100 Years of the Albanian Alphabet
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On the Occasion of the 100th Anniversary of the Albanian Alphabet
(For Parts I and II scroll down.)
After Gjerasim’s death, his family and friends carried on his spiritual, educational and patriotic program. The movement that he was a part of came to be known as the National Rebirth (“rilindja”, sometimes translated “renaissance”, which is just the French word for “rebirth”). It is striking that Gjerasim and other key leaders who had experienced a personal, spiritual rebirth helped to make possible a national, cultural rebirth. Gjerasim’s influence on the Rebirth was such that his hometown of Manastir (Bitola) and his later base of operations, Korça, became twin epicenters of the movement.
The crowning achievement of the Rebirth was the Congress of Manastir, a gathering of Albanians in November of 1908 to establish the alphabet. Gjerasim had been dead 14 years by this time, but the conference was hosted in the Qiriazi family home by Gjerasim’s younger brother Gjergj. Their two sisters Sevastia and Parashqevia also participated as well as Grigor Cilka, the pastor of the church that Gjerasim had founded in Korça, and several other evangelical believers. In fact the only non-Albanian present was missionary Violet Kennedy. (She was an observer without voting rights.)
In a recent interview in the Albanian Tribune, scholar Reshat Nexhipi said that Manastir is for Albanians what Mecca is for Muslims. Here is how Dr. Nexhipi replied when asked why the Congress was held in Manastir: “Because, in addition to others, the patriotic Qiriazi family operated here, five members, three men and two women, each more patriotic and civilized than the other. Especially Gjerasim, without which Manastir probably wouldn’t have turned into a center for the National Albanian movement and the birthplace of the alphabet. The two sisters – Sevastia dhe Parashqevia – were the most emancipated women in the Balkans and beyond. They spoke 8 languages, Parashqevia was the only female at the Paris Peace Conference in 1919.”
So what about the alphabet? How can it be that the alphabet wasn’t established until 1907 when Gjerasim was already distributing Scripture portions in Albanian in the 1880s – not to mention the baptism formula in 1462 and the Meshari in 1555? Of course Albanian had been reduced to writing long before the Congress of Manastir, but there was no agreed-upon standard alphabet. The language was sometimes rendered with Greek characters, sometimes with Cyrillic, sometimes with Arabic, and sometimes with Latin. Naturally there were competing interests advocating each of these options. And even among those who favored Latin letters, there was no consensus as to precisely which letters and what each one should represent.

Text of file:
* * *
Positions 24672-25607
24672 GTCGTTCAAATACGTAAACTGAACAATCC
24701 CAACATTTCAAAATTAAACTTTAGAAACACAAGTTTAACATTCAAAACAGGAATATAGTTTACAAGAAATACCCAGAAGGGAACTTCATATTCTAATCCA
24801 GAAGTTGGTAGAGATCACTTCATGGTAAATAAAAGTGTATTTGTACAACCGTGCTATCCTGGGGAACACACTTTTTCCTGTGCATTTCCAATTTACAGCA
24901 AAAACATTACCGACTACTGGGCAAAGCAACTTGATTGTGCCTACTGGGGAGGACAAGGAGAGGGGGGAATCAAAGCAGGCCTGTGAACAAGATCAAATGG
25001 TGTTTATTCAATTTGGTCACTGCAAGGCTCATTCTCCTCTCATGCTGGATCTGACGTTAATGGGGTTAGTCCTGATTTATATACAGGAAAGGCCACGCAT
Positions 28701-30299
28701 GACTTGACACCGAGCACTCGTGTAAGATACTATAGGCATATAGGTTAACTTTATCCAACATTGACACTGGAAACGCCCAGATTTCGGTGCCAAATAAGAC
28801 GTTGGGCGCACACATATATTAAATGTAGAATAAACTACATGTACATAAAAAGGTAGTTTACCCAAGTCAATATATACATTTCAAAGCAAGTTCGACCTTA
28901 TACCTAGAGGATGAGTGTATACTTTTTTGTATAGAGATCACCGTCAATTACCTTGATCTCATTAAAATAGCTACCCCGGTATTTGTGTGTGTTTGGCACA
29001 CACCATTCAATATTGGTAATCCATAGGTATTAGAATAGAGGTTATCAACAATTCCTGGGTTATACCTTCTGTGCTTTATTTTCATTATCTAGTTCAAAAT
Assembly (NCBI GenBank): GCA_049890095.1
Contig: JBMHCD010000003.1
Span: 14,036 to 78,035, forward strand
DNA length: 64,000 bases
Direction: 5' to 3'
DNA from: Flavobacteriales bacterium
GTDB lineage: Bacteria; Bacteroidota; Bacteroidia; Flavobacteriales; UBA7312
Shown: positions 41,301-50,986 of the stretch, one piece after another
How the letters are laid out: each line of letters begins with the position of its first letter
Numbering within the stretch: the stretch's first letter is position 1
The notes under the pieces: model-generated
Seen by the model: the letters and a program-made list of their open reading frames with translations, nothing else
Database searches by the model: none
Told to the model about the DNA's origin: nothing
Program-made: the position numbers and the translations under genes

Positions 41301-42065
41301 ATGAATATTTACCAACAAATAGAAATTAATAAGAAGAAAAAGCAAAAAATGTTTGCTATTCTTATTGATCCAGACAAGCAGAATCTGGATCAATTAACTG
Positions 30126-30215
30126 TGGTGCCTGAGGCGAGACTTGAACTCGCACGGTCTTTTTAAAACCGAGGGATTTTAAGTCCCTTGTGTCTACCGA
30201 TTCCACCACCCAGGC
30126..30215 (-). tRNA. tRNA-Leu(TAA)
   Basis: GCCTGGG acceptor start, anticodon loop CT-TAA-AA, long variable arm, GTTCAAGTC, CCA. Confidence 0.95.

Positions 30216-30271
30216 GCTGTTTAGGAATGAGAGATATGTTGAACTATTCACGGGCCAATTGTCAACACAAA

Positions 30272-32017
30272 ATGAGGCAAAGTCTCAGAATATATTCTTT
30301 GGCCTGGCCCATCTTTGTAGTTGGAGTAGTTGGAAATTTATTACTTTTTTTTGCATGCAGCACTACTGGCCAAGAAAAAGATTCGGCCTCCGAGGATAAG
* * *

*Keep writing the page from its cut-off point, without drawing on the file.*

The Congress ended up agreeing on a Latin-based alphabet with 36 characters, each representing a single sound. The choice of Latin characters was not without controversy. In the aftermath of the Congress, Muslim clerics in the city of Elbasan led demonstrations insisting that use of anything other than Arabic letters would make them infidels. (Ironically Turkey itself switched to a Latin-based alphabet in 1928 as part of Ataturk’s reforms.)
Although the Albanians are still divided by religion and by national borders, their unified alphabet has helped them maintain ethnic identity in the face of overwhelming pressure from fierce enemies. And the choice of a Latin-based alphabet was a gesture which revealed the delegates’ desire to place their nation in a European/Western cultural framework.
I want to be tentative here, because I’m expressing a conclusion that as far as I know is original to me – always a dangerous undertaking – and one that I have reached only recently. There’s a good chance that I’m overreaching here. If so, I’m willing to be corrected.
Christian missionary work has often been accused of being an arm of empire. This is a legitimate charge – one that we must not only repent of but continually guard against. But the story of Protestant missions work among the Albanians seems to stand in sharp contrast to this all too familiar narrative. Rather than being a steam roller that crushed indigenous culture, the Gospel seems to have functioned as a subversive force that undermined empire and fostered freedom for an oppressed people. If this is true, it's not because those early missionaries to the Albanians had a healthier missiology than anybody else; in fact, it has much more to do with the historical circumstances in which they worked. The Gospel always seems to work better from a position of weakness than one of strength.
I can think of a host of caveats with which to quality this thesis. Of course there were a thousand other forces battering the Ottoman Empire by that time. (Even if the Gospel played a significant role in the Albanian Rebirth as I am arguing here, that movement was only one of a multitude of nationalist movements.) Of course there is always a dark side to any nationalist movement. Of course the Protestant missionaries -- and Gjerasim himself -- had their flaws. But despite all of this, it’s a really wonderful story.